- Baby Back Ribs (aka Loin Back 2.5lb & down)
- Killer Hogs The BBQ Rub
- Killer Hogs Hot Rub
- Swine Life Mississippi Grind
- Yellow Mustard
- Brown Sugar
- Parkay Margarine
- Kosmo’s Apple Cherry Habanero Rib Glaze
- Killer Hogs Vinegar Sauce
Killer Hogs Rib Glaze
- 1 Bottle Killer Hogs The BBQ Sauce
- 1/2 Bottle Killer Hogs Vinegar Sauce
- 1/4 cup Texas Pepper Jelly Apple Cherry Habanero Rib Candy
- Combine the sauces and warm before glazing on ribs.
- Prepare smoker for indirect cooking at 275 degrees. Add a chunks of hickory and cherry wood for smoke flavor.
- Remove the membrane and trim excess fat from each rack of ribs. In contest we also remove the end bones to straighten the rack but at home it’s not necessary. Apply thin coat of mustard to the back of the ribs; season with medium layer of Swine Life Mississippi Grind; sweat the ribs for 15-20 minutes; and season with medium layer of Killer Hogs Hot Rub.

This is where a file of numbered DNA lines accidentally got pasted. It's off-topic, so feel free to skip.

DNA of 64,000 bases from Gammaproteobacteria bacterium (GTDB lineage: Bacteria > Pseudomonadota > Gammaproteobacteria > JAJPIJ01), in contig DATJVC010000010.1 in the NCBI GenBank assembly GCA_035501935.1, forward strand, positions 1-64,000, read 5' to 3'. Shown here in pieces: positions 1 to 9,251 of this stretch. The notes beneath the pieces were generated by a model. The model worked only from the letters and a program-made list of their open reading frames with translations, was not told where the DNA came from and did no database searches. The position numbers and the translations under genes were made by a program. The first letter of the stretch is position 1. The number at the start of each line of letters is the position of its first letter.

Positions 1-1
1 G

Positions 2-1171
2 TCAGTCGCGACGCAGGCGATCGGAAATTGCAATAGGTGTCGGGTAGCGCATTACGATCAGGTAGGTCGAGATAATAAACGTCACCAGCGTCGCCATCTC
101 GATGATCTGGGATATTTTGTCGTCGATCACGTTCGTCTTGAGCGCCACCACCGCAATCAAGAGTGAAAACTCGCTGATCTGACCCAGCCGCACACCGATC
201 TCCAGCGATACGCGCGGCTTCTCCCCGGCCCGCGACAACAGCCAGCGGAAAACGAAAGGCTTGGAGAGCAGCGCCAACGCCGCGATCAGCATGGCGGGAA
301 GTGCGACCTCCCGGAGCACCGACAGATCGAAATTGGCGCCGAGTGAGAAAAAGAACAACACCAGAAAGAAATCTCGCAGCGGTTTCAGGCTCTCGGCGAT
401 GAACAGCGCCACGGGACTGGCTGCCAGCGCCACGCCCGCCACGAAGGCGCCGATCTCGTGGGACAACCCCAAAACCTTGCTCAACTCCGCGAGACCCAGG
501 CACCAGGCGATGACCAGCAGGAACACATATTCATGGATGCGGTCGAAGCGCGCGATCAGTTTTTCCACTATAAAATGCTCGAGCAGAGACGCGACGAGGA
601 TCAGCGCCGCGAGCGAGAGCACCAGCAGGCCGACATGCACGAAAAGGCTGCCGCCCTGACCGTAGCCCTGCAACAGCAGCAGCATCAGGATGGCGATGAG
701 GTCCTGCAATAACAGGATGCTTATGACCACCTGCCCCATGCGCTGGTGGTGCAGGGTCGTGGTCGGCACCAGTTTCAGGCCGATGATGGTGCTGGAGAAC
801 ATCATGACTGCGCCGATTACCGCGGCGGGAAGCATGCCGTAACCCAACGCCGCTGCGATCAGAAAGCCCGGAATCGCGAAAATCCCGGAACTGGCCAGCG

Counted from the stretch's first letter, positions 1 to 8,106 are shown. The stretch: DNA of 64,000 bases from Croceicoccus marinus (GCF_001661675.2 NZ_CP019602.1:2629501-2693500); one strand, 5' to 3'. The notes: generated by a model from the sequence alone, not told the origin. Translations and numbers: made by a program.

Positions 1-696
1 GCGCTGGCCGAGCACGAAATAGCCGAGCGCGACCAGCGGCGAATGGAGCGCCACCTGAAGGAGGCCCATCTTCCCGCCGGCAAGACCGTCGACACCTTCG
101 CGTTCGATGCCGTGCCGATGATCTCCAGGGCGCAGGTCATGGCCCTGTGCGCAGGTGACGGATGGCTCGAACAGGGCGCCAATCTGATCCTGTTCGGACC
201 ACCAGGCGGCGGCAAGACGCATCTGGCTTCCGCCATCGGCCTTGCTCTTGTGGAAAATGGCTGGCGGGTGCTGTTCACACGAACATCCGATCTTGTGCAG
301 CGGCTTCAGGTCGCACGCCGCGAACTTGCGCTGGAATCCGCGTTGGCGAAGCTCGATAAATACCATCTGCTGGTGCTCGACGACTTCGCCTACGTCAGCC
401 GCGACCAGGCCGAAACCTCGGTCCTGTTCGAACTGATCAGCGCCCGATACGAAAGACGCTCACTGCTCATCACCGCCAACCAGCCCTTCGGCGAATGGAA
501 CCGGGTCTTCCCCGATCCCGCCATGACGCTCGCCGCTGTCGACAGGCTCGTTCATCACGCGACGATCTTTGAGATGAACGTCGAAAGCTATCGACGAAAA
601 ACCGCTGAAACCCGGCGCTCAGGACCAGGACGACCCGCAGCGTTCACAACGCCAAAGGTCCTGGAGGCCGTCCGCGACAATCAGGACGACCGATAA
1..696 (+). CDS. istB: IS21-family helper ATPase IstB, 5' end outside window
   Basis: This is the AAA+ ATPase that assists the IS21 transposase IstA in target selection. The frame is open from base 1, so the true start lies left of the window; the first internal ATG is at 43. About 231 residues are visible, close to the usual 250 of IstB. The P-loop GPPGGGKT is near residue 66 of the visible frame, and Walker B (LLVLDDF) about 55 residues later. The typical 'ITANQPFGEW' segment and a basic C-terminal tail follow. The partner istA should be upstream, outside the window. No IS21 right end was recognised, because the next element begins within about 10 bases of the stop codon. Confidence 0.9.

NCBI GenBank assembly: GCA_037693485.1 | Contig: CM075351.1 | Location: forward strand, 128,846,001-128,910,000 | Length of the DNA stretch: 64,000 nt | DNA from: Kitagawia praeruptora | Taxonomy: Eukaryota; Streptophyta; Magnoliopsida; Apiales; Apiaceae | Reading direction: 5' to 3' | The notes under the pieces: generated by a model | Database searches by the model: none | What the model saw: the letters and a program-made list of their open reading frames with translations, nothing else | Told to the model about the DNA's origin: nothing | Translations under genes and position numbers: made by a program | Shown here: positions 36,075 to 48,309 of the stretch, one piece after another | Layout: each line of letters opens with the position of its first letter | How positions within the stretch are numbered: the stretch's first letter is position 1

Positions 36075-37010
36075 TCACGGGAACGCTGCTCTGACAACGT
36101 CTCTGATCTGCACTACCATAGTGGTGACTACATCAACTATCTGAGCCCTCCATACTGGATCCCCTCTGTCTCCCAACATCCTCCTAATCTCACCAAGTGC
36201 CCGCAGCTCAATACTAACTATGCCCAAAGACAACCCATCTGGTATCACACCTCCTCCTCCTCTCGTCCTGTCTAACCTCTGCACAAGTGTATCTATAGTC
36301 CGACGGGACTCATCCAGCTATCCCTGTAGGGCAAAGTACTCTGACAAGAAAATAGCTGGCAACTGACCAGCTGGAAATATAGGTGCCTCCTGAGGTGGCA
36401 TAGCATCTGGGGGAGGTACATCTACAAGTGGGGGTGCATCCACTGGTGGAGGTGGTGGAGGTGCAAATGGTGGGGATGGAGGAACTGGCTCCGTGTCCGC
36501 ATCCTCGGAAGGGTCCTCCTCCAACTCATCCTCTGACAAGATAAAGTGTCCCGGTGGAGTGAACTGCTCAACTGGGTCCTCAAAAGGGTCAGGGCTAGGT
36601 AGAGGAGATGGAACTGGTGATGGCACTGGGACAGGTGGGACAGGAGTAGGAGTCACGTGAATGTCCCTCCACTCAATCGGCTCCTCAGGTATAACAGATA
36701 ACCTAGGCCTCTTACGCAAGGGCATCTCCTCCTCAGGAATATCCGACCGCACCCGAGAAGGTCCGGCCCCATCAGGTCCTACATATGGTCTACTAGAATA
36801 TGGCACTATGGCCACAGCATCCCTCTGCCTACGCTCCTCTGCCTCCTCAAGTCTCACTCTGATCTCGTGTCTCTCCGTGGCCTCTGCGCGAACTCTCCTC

- Flip the ribs over and apply mustard to the meat side. Season with a medium coat of Swine Life Mississippi Grind, sweat for 15-20 minutes, then apply medium layer of Killer Hogs The BBQ Rub.
- Place the ribs on the smoker and smoke for 2 hours spritzing with water every 30-45 minutes as needed. Wrap each slab individually in aluminum foil. In the foil layer 1/4 cup Brown Sugar, Parkay Margarine, Kosmo’s Apple Cherry Habanero Glaze, and Killer Hogs Vinegar Sauce. Place the ribs meat down in the mixture and add a little Vinegar Sauce to the back side. Close the foil up and around the ribs folding the ends up for easy access to check tenderness.